Abby Johnson :

Oh, they’re very culturally dense. So they’re not looking at other countries and looking at these atrocities, they’re really just not i mean, even you know, we look, we look at you and I’m not sure that they can really look at it. They have to focus on abortion because for instance, if they look at something like female genital mutilation, they look at FGM, how can they go about talking about FGM and really condemning that practice when they are supporting that practice here in the United States as long as it’s done through a hospital and a doctor and it’s called transition surgery, right. So I mean they’re they support genital mutilation here in the United States they support it anywhere as long as it’s done in a hospital. And it’s done because the person supposedly says they want it done. But in some cultures, you know, FGM is something that, you know, these girls would say this is a rite of passage for me and this is something that I’m OK with, even though it’s heinous, even though it’s an atrocity, even though it’s terrible in some cultures I’ve talked to, talked to women and they said, no, I nobody had to hold me down this is something that is part of my tribe this is something that I’m expected to do and I was fine with it. So, you know, so are they going to speak out against that they can’t. I mean, so they can’t really speak out about these things because in some instances they supported, but in some instances they wouldn’t so they have this contradiction. So they’re not going to speak out about things like that. And that’s kind of the crux of the feminist liberal movement is they are incredibly hypocritical and they don’t really know what they believe about so many things. They will in one minute talk about needing to support women who have gone through a miscarriage and talk about how important that life was, but in the next minute, say that they support late term abortion. The science doesn’t add up. It doesn’t make any sense, but they are just completely they’re full of hypocrisy. And so I think that they’re scared to start venturing out into other cultures, into other countries i mean, even look at places just recently in the news, we read that one of the Israeli attacks, one of the Israeli airstrikes, it blasted what had demolished Gaza’s only Planned Parenthood facility. And the only thing that the IPPF, the International Planned Parenthood Federation spokespeople could talk about was how it’s, you know, so devastating for women not to be able to access reproductive healthcare. I mean, really that that’s what was so devastating. You know, they didn’t, you know, they didn’t want to talk about the fact that, you know, there’s all of these women and children, you know, being killed, being, you know, forced by the Palestinian government to, you know, do this and that. They don’t talk about that they’re like, well, let’s let’s just talk about reproductive healthcare they, I mean, they’re not even having abortions there so I don’t even know why they’re there, but it’s just bizarre they are so focused on abortion they’re so focused on the right to kill children that they can’t talk about the fact that Palestinian children are being killed right now through these airstrikes because how could they when they’re when they support the legal killing of children? So they have to stay focused on only abortion because if they get out, they get outside the bounds of that. Everything just becomes hypocrisy.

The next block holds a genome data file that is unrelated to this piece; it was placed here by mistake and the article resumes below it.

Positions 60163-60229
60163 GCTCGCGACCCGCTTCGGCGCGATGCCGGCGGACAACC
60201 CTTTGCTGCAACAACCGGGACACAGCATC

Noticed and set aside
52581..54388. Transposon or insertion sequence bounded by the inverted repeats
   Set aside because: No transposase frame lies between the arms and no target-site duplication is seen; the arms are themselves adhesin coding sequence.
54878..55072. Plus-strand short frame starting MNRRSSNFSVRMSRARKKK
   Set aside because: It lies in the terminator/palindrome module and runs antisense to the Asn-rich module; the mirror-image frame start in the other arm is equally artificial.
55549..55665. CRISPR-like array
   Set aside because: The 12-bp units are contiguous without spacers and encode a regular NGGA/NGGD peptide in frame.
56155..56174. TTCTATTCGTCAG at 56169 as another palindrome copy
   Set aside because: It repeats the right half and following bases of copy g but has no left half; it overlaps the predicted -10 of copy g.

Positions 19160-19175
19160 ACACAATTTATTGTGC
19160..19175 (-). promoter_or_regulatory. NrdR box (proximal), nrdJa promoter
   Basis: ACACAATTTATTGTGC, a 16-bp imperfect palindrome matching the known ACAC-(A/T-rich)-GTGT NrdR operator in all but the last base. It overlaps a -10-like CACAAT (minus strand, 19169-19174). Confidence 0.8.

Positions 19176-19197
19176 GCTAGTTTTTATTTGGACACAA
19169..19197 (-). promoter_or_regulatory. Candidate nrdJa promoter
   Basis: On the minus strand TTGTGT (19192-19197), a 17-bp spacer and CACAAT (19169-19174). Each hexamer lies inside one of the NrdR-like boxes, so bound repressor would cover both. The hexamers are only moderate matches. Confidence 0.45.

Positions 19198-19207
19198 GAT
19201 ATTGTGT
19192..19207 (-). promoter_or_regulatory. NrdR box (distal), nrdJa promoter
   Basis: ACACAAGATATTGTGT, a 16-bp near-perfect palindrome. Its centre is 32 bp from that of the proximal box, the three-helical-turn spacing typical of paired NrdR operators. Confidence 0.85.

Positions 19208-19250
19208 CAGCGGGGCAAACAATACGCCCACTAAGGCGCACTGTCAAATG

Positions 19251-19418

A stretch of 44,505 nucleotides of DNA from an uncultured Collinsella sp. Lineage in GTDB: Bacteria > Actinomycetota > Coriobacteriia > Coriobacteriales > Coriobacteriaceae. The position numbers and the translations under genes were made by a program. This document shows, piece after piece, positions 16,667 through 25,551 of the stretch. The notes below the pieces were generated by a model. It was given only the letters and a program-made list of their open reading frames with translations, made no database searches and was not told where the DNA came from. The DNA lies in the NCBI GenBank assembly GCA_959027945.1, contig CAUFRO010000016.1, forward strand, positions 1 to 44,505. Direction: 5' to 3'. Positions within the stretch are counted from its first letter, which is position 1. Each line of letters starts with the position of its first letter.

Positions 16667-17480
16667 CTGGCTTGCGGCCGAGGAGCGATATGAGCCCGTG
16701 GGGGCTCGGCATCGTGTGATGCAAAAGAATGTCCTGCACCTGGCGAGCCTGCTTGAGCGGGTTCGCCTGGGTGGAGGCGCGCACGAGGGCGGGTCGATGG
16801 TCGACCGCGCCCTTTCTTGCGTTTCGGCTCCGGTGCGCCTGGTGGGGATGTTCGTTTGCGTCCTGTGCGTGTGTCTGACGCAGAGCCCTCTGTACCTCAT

Jacob Barr :

So perhaps the most famous abortion choice argument is summed up as my body, my choice. What does that mean and how do you respond to that argument?

Abby Johnson :